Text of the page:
Consider this position:

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1. d4 Nf6 2. c4 c5 3. d5 e6 4.Nc3 exd5 5.cxd5 d6 6.e4 Nbd7 7.Nf3 Ne5 8.Nxe5 dxe5 9. Bb5+ Bd7 10. Bxd7+ Qxd7 11. O-O c4 12. Bg5 Be7 13. Qe2 b5 14. Rfd1 O-O 15. d6 Bd8 16. Bxf6 Bxf6 17. a4 b4 18. Nd5 Qxd6 19. Qxc4

This is a position where White has the superior minor piece (the knight). In such kind of positions where there is one minor piece for each player left on the board, and all the heavy pieces are there (rooks and queens) too. What trades should the player with the superior and inferior minor piece do or avoid? Or there's no such heuristic or rule of thumb here?

2 Answers 2


In most cases, Knights are happy when the position is closed and bishops are happy when it's an open position. By closed, I mean pieces are not easy to move, and in open, pieces are free to move. In these cases, one should try to keep the piece that suits the type of position.

In the position given above, the white knight is controlling many crucial squares in black's territory. Black has a bishop blocked by its own pawn and there's really nothing that black can do to kick the knight from the d5 square. If you are black and you ever get a chance to trade then go for it. White should prevent any trades in this position or else they'll lose all their advantage.

If the major pieces are still on the board then we should try not to exchange pieces unless there's a good advantage for us. Before exchanging anything just try to think will this position be good for me in the upcoming 5-10 moves. If yes, then go for it. :)

  • Addendum: +0.7 engine - without weaknesses to attack (and Black can in principle defend them same often) the giant knight doesn't bring much. Fun experiment: take R, 2R, Q, ... off the board and rerun engine assessment. In principle, QN and RB are the better pairs than QB and RN. Imagine all heavies are exchanged, Kc4 vs Kc6: White still hasn't made progress, Pb4 will be defended with a5. OK, the bishop gets more abysmal each day but bad bishops protect good pawns. Commented Dec 24, 2022 at 18:20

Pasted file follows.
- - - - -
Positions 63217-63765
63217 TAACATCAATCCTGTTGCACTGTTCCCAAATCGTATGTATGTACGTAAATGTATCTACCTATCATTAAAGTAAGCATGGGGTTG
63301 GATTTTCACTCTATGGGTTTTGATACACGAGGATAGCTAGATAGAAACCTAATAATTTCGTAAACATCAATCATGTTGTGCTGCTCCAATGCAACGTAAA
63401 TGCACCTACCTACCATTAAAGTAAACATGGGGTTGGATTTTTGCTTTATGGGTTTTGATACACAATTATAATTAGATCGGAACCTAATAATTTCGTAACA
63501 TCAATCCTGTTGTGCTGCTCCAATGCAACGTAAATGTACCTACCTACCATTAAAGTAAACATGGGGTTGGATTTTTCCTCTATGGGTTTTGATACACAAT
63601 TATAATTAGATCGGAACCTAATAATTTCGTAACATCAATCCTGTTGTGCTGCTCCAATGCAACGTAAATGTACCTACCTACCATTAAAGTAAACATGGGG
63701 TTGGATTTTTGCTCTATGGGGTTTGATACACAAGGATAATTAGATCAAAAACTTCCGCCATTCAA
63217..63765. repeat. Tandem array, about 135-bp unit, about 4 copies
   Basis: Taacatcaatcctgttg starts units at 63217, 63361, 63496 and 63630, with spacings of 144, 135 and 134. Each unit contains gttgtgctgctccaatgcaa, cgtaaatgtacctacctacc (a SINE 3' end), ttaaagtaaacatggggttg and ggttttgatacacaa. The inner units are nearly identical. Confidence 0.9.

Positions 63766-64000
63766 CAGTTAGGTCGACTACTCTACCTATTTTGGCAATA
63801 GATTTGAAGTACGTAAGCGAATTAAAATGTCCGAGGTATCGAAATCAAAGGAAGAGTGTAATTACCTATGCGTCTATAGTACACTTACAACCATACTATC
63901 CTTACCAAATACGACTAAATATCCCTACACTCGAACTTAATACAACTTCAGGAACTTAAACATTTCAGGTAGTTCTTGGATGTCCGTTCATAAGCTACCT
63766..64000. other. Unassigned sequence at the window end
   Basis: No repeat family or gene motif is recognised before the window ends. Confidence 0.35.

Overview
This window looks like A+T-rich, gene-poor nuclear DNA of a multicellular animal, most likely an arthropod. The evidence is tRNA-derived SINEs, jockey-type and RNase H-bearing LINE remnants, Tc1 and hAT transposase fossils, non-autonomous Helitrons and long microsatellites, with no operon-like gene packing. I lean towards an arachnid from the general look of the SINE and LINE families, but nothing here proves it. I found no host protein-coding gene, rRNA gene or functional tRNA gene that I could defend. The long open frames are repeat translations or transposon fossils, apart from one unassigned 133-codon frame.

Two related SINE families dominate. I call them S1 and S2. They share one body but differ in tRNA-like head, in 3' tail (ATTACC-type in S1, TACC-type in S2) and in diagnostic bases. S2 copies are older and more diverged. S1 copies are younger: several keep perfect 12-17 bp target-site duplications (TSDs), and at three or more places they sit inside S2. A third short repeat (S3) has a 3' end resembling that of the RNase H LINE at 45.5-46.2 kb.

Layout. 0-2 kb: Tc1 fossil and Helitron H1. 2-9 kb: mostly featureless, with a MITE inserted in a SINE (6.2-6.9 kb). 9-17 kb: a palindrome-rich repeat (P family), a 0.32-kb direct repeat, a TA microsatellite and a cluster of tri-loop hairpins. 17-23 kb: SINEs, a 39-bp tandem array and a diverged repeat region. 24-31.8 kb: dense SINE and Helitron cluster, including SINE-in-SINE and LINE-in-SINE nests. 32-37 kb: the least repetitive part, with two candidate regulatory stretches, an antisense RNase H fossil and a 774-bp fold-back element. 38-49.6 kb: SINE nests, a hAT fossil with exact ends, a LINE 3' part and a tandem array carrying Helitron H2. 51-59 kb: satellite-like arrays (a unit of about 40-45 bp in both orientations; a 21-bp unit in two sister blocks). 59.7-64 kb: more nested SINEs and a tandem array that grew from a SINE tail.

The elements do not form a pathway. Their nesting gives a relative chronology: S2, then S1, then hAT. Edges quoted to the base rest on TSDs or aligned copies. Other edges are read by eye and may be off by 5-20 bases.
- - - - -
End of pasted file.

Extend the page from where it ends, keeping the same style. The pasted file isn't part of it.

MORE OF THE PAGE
This is an interesting position. White has a bit of an advantage, and a strong player would certainly not agree to a draw, but I don't think that the advantage is anywhere close to winning yet. White would need to force a "second weakness" and to do that they probably want to keep as much on the board as they can.

One thing that I feel fairly sure of. Black has the move and must play ..a5. Otherwise White will play a5 and artificially isolate the pb4. Maybe that it still not winning but it will give White a little more to work with. The inferiority of the Black Bishop is that it is hard to see any creative way to employ it, whereas Whites Knight should not just sit smugly on d5 and not try to do anything more, but can and must seek creative activity.

For example, it can transfer to f5, the K-side Pawns can advance, and the Rooks can shift to that side of the board. There might not be a mating attack, but there could be the possibility of that second weakness.

Another possibility, which I think may be preferable, is to put the Knight on c4 and support it with b3. Place the major pieces actively but dont exchange them yet and start moving the King into the center. Piece activity allows you to do this without Black following suit. Then you swap off the majors and you have a won endgame because of better King placement.

A grandmaster might be able to foresee an entire process, but I am not a grandmaster. I would try to keep doing good things and hope for increasing clarity. The crucial thing is that having better pieces enables you to be more creative. I think that this is better advice that trying to present you with a formula.

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